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Belarus security official: West left us with no choice but to deploy Russian nuclear weapons

US Rep. Ilhan Omar (D-MN) (L) talks with Speaker of the House Nancy Pelosi (D-CA) during a rally with fellow Democrats before voting on H.R. 1, or the People Act, on the East Steps of the US Capitol on March 08, 2019 in Washington, DC. (AFP photo)
File photo shows Russian RS-24 Yars nuclear-capable ballistic missiles during a Victory Day military parade in Moscow (Photo by AP)

A high-ranking Belarusian security official says the West has left his country with no other choice but to deploy Russian tactical nuclear weapons on its soil.

Belarus had returned its nuclear weapons to Russia following its independence from the former Soviet Union in the 1990s.

Speaking on Sunday, Alexander Volfovich, the state secretary of Belarus' Security Council, said the decision to send the nukes back to Russia made sense at that time because the United States had provided Belarus with "security guarantees" and had imposed no sanctions on the country.

"Today, [however] everything has been torn down. All the promises made [by the US] are gone forever," the Belta news agency quoted him as saying in a televised interview.

"The deployment of tactical nuclear weapons on the territory of Belarus is, therefore, one of the steps of strategic deterrence," the security official explained.

He also warned the West not to test Belarus' strategic patience, saying, "If there remains any reason in the heads of Western politicians, of course, they will not cross this red line."

Volfovich added that any resort to using "even tactical nuclear weapons will lead to irreversible consequences."

It was in late March that the Russian president said his country was set to deploy tactical nuclear weapons in Belarus to expand its scope of strategic influence and increase its deterrence in the face of the US-led NATO's exceeding military support for Ukraine. 

Vladimir Putin added that Russia will build a special storage facility for its tactical weapons in Belarus, the construction of which will end by the beginning of July.

Putin also said the upcoming deployment would not breach the nonproliferation agreements, noting that the US had its nuclear weapons stationed in Europe for decades.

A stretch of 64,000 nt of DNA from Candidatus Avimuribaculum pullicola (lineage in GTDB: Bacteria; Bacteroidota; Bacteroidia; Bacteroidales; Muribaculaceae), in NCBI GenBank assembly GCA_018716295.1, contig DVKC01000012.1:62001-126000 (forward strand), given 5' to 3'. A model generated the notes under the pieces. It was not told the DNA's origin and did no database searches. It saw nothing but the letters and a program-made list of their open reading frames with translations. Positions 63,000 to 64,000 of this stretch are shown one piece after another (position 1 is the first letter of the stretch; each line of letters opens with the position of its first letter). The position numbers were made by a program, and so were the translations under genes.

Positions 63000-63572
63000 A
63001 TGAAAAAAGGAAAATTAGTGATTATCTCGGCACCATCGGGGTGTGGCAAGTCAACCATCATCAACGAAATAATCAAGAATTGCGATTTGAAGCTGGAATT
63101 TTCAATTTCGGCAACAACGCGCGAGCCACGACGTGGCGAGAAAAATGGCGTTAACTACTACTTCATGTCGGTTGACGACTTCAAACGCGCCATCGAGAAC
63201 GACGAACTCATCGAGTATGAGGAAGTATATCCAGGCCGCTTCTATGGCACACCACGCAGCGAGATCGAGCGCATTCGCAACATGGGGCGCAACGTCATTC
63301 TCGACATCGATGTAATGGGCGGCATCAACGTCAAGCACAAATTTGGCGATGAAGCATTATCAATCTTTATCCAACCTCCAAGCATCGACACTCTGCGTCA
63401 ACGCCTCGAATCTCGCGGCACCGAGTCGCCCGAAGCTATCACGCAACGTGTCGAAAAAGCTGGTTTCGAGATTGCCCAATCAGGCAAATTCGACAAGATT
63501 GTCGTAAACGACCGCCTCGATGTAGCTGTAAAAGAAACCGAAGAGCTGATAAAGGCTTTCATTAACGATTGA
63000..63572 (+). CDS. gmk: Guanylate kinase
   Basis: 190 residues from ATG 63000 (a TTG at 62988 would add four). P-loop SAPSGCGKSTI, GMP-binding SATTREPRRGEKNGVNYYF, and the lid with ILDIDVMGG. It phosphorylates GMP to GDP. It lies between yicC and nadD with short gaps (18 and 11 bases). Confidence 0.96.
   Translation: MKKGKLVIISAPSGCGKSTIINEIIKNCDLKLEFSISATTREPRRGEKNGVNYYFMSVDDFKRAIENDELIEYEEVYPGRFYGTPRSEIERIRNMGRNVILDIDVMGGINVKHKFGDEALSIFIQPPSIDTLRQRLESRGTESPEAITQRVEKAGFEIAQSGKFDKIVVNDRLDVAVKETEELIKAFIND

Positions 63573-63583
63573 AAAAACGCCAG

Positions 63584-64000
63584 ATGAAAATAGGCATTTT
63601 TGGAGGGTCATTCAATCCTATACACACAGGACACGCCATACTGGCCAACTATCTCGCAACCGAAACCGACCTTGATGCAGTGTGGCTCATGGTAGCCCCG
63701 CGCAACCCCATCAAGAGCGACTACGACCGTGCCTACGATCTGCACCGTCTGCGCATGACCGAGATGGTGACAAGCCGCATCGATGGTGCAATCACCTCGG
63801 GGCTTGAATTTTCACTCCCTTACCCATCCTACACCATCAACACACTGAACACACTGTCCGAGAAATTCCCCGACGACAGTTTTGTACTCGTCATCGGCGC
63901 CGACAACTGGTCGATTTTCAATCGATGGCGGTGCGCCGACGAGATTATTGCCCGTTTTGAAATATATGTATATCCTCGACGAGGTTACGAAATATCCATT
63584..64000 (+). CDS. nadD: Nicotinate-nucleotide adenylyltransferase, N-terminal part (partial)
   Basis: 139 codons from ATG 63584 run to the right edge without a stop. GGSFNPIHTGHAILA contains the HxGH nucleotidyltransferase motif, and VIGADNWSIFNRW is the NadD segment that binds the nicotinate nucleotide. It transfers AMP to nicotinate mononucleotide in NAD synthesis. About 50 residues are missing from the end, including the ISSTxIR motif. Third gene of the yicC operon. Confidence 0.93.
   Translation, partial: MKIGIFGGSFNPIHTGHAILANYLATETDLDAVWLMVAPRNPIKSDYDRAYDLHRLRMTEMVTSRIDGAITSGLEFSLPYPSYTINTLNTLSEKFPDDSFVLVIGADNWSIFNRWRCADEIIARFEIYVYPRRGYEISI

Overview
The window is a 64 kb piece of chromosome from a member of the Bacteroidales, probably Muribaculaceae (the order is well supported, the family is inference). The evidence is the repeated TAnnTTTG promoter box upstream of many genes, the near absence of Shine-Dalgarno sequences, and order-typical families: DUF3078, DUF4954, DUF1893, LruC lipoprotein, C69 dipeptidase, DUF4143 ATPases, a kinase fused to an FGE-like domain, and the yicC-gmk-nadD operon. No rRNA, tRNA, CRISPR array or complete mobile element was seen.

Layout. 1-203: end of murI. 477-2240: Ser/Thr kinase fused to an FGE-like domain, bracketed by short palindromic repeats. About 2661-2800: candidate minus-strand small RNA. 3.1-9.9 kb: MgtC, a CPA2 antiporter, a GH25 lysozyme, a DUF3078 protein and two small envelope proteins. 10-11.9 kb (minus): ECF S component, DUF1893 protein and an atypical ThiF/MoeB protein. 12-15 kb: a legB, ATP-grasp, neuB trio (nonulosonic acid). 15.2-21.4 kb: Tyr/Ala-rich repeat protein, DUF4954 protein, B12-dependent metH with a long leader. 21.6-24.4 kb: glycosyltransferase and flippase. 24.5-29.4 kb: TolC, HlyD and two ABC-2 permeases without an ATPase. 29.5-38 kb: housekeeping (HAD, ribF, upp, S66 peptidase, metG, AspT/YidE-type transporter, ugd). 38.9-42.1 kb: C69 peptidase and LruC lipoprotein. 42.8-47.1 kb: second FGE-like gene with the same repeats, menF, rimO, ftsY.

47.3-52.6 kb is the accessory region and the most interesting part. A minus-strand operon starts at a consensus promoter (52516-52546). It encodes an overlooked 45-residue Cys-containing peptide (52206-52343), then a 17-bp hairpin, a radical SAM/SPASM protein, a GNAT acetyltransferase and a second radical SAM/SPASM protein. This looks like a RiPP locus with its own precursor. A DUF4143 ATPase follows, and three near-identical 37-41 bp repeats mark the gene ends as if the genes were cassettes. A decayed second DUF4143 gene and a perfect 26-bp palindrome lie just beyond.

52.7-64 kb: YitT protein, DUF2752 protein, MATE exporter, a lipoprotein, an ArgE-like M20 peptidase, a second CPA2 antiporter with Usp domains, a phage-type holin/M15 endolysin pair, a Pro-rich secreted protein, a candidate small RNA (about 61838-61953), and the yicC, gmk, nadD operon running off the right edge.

Belarusian President Alexander Lukashenko, for his part, announced in early April that his country is ready to host Russia's strategic nuclear weapons, saying such a move would show the two nations' readiness to defend their "sovereignty and independence." 

"I and Putin can decide and deploy strategic nuclear weapons here, if need be," he told the country's lawmakers, adding, "We will stop at nothing to protect our nations, our states, [and] our people."

Lukashenko then hoped, in a clear reference to American officials, that such deployment would "sober up all the hawks across the pond for a long time."

A few days later, Russia's ambassador to Belarus said Moscow is bent on moving its tactical nuclear weapons close to the border with Belarus, placing them nearer than ever before to the threshold of NATO.

The weapons "will be moved to the western border of our union state and will increase the possibilities to ensure security," Boris Gryzlov told Belarusian state television, adding, "This will be done despite the noise in Europe and the United States."

The Russian ambassador, however, did not specify where the weapons will be stationed, but confirmed that a storage facility will be completed, as ordered by Putin, by July 1, and then moved to the west of Belarus.

The US and many other Western countries have already expressed concern about the possibility that Russia would send tactical nuclear weapons to Belarus, with American President Joe Biden saying it was "worrisome."

Putin has dismissed the West's concerns in this regard, saying, "There is nothing unusual here ... the United States has been doing this for decades. They have long deployed their tactical nuclear weapons on the territory of their allied countries."

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